The guidance begins with a reminder of prescribing limits per the schedule of the drug prescribed, then immediately states that APRNs may utilize telehealth when prescribing controlled substances per 201 KAR 20:520. The good faith examination required to establish the provider-patient relationship under KRS 218A.010(4) can now, under the present emergency, be accomplished via telehealth. The definition of telehealth includes interactive audio, video, or other electronic media, and, as the Board points out, telephones.
More >

Getting Long-Term Lost with Compliance for Long Term Care? OIG Has A Roadmap

Long Term Care (“LTC”) facilities have been a renewed area of focus for regulators in recent years, due to changes in Medicare and the potential for harm to a vulnerable population at the hands of bad actors. In April of 2019, for instance, the U.S. Department of Health & Human Services Office of Inspector General (“OIG”) put out a Data Brief with the ominous headline, “Trends in Deficiencies at Nursing Homes Show That Improvements Are Needed To Ensure the Health and Safety of Residents.” Unfortunately, this renewed focus exponentially increases the need for a push to instill compliance as a key tenet of a facility’s culture. Luckily, in 2000 and again in 2008, the OIG released a very clear roadmap for compliance that’s still reliable today. We’ll hit some of the highlights. More >

The Hard Truth: Treating the Opioid Epidemic Webinar Recap

Posted In Opioid Epidemic

Click here to watch the video replay of the webinar.

In January of 2019, the National Safety Council released a study with an alarming result: Since 2017, the odds of dying by accidental opioid overdose have exceeded the odds of dying in a car accident. With the opioid crisis raging, the first line of defense may now be healthcare providers, especially rural ones, who treat patients on a daily basis. More >

Healthcare Entities: How is Your Cyber Security?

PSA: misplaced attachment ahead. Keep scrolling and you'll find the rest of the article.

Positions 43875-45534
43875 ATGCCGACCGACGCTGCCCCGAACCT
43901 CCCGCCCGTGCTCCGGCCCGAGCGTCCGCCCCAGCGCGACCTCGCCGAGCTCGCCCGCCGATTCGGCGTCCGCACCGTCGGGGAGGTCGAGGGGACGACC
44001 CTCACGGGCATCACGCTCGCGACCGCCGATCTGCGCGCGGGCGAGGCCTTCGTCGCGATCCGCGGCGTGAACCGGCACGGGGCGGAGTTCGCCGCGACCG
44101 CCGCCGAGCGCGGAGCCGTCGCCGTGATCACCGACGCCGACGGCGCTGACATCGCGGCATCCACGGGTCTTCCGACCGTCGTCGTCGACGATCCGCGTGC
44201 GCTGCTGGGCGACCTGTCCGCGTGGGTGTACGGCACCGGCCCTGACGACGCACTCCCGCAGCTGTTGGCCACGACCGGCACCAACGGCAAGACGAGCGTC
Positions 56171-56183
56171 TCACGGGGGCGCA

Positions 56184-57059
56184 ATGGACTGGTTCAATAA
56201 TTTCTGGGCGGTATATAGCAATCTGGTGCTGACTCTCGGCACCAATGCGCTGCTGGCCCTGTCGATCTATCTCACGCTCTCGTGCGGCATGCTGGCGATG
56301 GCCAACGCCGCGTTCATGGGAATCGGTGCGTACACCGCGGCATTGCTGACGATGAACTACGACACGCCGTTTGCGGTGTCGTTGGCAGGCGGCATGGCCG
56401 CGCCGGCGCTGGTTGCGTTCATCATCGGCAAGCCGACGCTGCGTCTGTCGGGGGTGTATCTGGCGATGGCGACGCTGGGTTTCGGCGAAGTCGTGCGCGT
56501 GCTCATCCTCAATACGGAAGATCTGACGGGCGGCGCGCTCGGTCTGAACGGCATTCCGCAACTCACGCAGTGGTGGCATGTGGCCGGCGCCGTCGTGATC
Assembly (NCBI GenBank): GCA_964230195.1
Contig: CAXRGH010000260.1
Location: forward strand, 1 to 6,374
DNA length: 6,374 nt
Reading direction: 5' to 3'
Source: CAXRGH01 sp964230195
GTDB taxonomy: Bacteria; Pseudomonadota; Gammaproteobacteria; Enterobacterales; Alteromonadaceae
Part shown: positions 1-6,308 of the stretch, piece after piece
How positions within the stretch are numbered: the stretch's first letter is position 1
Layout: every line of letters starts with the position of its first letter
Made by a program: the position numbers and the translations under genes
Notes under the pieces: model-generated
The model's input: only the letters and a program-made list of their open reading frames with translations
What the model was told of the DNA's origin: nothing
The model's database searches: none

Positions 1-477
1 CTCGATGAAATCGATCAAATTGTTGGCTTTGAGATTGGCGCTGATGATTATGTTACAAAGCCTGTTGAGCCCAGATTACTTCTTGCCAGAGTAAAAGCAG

In an evolving world of cyber terrorism where individuals such as Edward Snowden grab headlines by stealing national secrets, it should come as no surprise that protected healthcare information (“PHI”) kept by providers has become a “target rich environment” for foreign governments and individual hackers alike. In addition to threats from outside entities, healthcare providers must also realize and appreciate that state and federal regulatory and statutory requirements govern the creation, maintenance and protection of PHI, including through but not limited to the Health Insurance Portability and Accountability Act of 1996 (“HIPAA”) and the Health Information Technology for Economic and Clinical Health (“HITECH”) Act.  Failure to abide by these complex and stringent rules can lead to significant penalties.  More >

CMS Executes About-Face on Pre-Dispute Arbitration Ban

The Centers for Medicare & Medicaid Services (“CMS”) published a proposed rule on June 5, 2017, that serves as an effective course reversal on pre-dispute arbitration agreements in a long-term care (“LTC”) setting. This caps off an effort by many in the healthcare and nursing home industry to stop the prior rule, which banned such agreements, from taking effect. More >